There’s a tough battle going on in VC-land over transparency, and the biggest skirmish right now is happening in Texas. Read this little summary by Dan Primack, and you’ll get the details.

We agree with Dan on this one. We at the Mercury News led the legal case here in California that pushed for transparency, but stopped short of asking for venture capitalists to disclose the valuations of their portfolio companies. We talked with scores of VCs while researching the case, and almost without exception they argued such dislosure would be a competitive disadvantage for both them and the start-ups they invest in. Almost all vowed that if they had public investors (state public universities or state pension funds) who moved to disclose such sensitive data to the public, they’d quickly seek to remove those public investors from participating in their next funds.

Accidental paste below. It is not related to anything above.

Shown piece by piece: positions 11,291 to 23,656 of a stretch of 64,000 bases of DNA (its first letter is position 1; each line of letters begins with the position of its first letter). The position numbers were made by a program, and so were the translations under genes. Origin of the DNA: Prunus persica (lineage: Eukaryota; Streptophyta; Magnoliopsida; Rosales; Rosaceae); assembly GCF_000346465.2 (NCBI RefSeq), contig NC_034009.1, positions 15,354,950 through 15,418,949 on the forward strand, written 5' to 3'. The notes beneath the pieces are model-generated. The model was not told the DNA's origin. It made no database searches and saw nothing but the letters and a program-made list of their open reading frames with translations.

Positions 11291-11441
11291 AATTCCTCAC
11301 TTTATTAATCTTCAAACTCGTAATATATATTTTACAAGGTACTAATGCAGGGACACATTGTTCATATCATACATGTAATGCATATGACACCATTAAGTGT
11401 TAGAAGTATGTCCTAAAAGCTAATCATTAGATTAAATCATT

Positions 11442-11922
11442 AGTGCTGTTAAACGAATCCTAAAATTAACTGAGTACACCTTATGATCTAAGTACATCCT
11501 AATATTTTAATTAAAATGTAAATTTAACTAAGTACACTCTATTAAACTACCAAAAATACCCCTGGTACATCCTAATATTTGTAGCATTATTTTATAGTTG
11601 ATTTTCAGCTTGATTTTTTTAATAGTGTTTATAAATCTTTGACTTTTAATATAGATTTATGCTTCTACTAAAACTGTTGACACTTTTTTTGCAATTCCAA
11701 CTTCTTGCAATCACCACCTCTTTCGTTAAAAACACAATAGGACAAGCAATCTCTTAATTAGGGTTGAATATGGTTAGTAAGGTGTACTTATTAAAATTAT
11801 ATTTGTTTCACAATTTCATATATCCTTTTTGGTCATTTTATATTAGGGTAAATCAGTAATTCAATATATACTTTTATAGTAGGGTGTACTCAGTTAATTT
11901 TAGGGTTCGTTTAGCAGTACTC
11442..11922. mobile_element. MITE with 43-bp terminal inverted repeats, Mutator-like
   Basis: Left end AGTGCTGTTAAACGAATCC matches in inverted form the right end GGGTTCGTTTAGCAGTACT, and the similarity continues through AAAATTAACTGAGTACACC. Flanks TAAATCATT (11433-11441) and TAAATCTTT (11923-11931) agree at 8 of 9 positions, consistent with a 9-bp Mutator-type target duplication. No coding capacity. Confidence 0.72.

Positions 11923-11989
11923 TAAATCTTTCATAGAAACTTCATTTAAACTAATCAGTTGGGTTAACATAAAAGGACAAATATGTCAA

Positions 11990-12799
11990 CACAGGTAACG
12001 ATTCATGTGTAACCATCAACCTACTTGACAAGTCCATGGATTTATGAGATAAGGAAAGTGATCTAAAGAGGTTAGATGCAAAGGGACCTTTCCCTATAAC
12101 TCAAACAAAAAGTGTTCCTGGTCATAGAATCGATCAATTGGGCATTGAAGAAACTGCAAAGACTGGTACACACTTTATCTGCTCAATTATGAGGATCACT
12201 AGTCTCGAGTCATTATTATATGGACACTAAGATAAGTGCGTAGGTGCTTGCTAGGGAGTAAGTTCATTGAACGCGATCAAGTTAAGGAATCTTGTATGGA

Almost all VCs are generally understanding of the need for some disclosure. For example, most agree that public retirees and taxpayers (represented by the public investors) should at least have the right to know the financial performance data of the VC funds. That oversight is important for numerous reasons, not least to help keep cronyism in check. That’s why the Merc and others pushed for such disclosure. But demands by some in Texas and elsewhere for even more data is pushing some firms, like Silicon Valley’s U.S. Venture Partners, to exlude public investors of any kind. That means that large California investors like CalPERS and University of California could get hurt too. Sequoia Capital has already moved to exclude UC and the University of Michigan, but again largely because of that fear they’d have to disclose even more detailed information down the line — at least that’s what they told us.

So where does this leave us? Public investors in Texas, California and elsewhere will either have to accept limited disclosure, or get out of the VC investing game altogether. For this cycle, it may already be too late. Even if the public investors accept limited disclosure, scared VCs can’t be sure whether those investors will change their minds and suddenly ask for more.